So at the end of the day, another election conspiracy theory was debunked. But this mass proliferation of an incorrect and fraudulent statistical claim taps into the wider issue of how we interact with statistics in our everyday lives. Lying with statistics has always been an issue (many people don’t realize that the popular book How to Lie with Statistics was written in 1954), but the massive accessibility of information in the Digital Age, coupled with multiple highly visible issues involving “big data”, has led to an explosion of distrust in statistics, especially from reputable sources (this trend is most salient in American conservatives). This unfortunate interplay between distrusting and directly misunderstanding statistical principles is becoming more apparent in multiple aspects of everyday life. Consider the now infamous graph made by Florida Republicans discussing the number of gun deaths after passing the state’s Stand Your Ground law:

For most of us, this would seem to suggest that the law helped lower gun deaths, except for the fact that the y-axis is in the wrong direction. While it may seem a bit ridiculous now that this chart was ever published, the reality is that without a basic understanding of data visualization, many people were probably fooled by this misleading graphic. We can see more graphical misunderstandings arise through a group of researchers at Yale Law who found that people were routinely not able to understand logarithmic graphs about COVID-19, despite the fact that some neuroscientists have found that people tend to think in logarithmic terms anyways. From misinformation about how COVID-19 data is reported to errors in reasoning about probabilistic poll results, these issues are becoming more pervasive as the world becomes more and more interconnected.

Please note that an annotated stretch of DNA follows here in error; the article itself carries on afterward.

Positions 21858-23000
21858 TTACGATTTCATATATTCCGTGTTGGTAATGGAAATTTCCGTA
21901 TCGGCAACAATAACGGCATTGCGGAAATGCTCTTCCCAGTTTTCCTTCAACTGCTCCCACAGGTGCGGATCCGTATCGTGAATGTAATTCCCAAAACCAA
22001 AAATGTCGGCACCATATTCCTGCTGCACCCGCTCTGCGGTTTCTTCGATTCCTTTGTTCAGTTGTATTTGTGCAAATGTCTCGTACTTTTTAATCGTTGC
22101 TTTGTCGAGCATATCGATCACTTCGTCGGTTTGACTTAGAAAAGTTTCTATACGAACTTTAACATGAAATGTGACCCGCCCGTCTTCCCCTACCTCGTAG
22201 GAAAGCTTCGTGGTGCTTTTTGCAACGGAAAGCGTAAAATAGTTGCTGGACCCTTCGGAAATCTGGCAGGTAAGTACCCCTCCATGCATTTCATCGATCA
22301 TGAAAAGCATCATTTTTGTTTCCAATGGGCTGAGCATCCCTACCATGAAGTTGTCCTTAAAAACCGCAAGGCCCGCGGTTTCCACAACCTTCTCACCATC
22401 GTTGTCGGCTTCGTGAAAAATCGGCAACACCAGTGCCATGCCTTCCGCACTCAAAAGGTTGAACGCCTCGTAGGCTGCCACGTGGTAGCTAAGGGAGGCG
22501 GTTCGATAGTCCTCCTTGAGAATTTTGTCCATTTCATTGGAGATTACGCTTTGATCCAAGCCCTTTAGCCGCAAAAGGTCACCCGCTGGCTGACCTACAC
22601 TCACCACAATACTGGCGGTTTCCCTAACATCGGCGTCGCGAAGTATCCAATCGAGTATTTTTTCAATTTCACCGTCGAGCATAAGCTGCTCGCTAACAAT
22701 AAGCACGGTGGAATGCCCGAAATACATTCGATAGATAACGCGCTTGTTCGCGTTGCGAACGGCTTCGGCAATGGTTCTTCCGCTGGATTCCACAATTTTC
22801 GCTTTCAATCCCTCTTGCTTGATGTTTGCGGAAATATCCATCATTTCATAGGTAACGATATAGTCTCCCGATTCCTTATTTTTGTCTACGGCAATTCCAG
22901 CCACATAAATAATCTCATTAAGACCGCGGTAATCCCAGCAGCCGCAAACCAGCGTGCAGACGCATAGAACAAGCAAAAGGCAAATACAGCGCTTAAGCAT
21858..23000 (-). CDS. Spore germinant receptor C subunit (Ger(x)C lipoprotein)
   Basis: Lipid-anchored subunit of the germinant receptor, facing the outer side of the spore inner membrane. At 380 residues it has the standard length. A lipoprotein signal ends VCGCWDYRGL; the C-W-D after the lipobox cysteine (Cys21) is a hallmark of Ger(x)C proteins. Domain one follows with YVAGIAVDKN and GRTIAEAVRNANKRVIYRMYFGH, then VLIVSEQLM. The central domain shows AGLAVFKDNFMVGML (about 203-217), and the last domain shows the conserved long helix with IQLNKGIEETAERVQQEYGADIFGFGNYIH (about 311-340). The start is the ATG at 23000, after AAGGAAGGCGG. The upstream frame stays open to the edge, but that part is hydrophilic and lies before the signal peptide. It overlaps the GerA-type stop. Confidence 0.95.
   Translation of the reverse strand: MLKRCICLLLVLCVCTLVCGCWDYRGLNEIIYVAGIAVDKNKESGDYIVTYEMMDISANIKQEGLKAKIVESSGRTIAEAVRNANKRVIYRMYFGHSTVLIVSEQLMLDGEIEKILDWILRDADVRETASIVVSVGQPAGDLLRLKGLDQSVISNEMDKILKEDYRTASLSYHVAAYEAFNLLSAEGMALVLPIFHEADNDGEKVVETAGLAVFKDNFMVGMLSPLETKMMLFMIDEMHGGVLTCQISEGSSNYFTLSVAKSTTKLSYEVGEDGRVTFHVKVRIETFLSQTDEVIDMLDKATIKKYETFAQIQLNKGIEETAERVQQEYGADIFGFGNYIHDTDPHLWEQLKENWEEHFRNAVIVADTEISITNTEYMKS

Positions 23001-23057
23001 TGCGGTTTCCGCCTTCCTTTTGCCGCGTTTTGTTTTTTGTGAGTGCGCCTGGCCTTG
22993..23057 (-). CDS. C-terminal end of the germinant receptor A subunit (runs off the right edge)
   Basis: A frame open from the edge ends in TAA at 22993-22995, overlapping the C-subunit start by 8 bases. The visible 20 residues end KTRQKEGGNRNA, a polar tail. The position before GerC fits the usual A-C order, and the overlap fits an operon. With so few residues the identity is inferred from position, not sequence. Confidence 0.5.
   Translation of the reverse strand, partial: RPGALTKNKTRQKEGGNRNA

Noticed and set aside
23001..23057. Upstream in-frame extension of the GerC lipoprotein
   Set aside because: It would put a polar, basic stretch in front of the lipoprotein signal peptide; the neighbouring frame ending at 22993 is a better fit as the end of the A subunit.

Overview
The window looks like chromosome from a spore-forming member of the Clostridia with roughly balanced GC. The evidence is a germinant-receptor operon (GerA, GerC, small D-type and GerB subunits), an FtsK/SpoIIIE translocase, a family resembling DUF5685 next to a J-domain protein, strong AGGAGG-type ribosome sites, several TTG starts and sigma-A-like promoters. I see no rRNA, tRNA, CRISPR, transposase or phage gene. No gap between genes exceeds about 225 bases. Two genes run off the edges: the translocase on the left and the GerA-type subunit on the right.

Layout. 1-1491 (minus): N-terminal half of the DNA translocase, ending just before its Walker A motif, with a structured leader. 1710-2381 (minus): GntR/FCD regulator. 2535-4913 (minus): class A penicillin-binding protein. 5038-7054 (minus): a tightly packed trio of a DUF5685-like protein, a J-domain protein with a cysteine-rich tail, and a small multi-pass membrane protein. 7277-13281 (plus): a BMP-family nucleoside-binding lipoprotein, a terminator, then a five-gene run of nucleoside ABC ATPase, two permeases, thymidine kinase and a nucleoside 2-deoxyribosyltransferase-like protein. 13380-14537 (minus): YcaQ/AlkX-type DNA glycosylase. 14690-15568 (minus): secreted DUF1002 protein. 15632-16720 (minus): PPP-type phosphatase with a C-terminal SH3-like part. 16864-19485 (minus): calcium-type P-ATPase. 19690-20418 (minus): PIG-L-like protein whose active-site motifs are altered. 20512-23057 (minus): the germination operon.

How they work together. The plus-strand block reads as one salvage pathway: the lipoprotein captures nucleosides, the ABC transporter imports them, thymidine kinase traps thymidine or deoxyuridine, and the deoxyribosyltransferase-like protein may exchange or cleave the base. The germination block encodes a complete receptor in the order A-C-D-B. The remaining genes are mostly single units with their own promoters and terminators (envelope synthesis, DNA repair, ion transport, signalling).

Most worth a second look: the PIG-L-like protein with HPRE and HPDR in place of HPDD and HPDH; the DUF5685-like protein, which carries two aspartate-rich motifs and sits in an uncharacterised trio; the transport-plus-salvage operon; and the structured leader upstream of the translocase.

One could argue that in comparison to the mass radicalization and new misinformation spreading across the country, a few misleading results are not the biggest issue. But after the events of the January 6 insurrection, and the 554,000 COVID-19 deaths as of writing this, it would be irresponsible to understate the effects that fraudulent data and statistics have on real human lives. After all, what is more convincing for a conspiracy theorist than “hard” evidence that their beliefs are real? As a society, we must invest in improving the statistical literacy of our people, so that we will have a fighting chance in the coming struggles with misinformation that are already at our doorstep.

Zachary Novak is a junior studying Statistics and Machine Learning with a minor in math and music technology. Academically, he’s interested in issues regarding algorithmic bias, fair ML, and network analysis in fringe communities. In his free time, he likes to cook and bake bread.

The Triple Helix at Carnegie Mellon University promotes the interdisciplinary nature of public policy, science, technology, and society.